Pope Callixtus I

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Pope Saint

Callixtus I
Bishop of Rome
16-St.Callixtus I.jpg
Papacy beganc. 218
Papacy endedc. 222
Predecessor Zephyrinus
Successor Urban I
Personal details
Birth nameCallixtus or Callistus
Died222
Rome [1]
Sainthood
Feast day14 October
Patronage Cemetery workers [2]
Other popes named Callixtus

Pope Callixtus I (died 222), also called Callistus I, Hijazi Arabic : كاليكطس(Kaliktus), was the Bishop of Rome (according to Sextus Julius Africanus) from c. 218 to his death c. 222 or 223. [3] He lived during the reigns of the Roman Emperors Elagabalus and Alexander Severus. Eusebius and the Liberian catalogue gave him five years of episcopate (217–222). He was martyred for his Christian faith and is venerated as a saint by the Catholic Church.

Sextus Julius Africanus was a Christian traveler and historian of the late second and early third centuries. He is important chiefly because of his influence on Eusebius, on all the later writers of Church history among the Church Fathers, and on the whole Greek school of chroniclers.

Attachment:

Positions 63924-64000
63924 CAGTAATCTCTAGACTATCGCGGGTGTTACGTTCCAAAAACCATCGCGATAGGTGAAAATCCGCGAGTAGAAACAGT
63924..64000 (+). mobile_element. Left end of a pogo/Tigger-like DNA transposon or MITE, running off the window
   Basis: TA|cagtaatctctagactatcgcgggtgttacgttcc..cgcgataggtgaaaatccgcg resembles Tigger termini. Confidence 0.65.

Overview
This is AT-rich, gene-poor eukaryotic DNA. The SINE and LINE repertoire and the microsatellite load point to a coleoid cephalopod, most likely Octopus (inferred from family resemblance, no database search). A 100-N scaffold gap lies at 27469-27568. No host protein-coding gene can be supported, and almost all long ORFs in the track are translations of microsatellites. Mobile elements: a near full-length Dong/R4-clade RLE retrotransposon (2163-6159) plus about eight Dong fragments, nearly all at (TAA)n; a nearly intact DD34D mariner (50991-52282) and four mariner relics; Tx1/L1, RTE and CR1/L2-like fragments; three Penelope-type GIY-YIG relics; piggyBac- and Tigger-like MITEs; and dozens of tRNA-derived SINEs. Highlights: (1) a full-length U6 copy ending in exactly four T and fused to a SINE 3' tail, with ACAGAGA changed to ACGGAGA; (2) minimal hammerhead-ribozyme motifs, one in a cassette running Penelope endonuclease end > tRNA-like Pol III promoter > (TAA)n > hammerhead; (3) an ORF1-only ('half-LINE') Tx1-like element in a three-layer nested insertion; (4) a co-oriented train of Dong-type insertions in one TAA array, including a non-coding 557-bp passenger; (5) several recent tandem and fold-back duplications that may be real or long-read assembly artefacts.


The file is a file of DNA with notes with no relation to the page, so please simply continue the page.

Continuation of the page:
Elagabalus Roman Emperor

Elagabalus, also known as Heliogabalus, was Roman emperor from 218 to 222. A member of the Severan dynasty, he was Syrian, the second son of Julia Soaemias and Sextus Varius Marcellus. In his early youth he served the god Elagabalus as a priest in Emesa, the hometown of his mother's family. As a private citizen, he was probably named Sextus Varius Avitus Bassianus. Upon becoming emperor he took the name Marcus Aurelius Antoninus Augustus. He was called Elagabalus only after his death.

Eusebius Greek church historian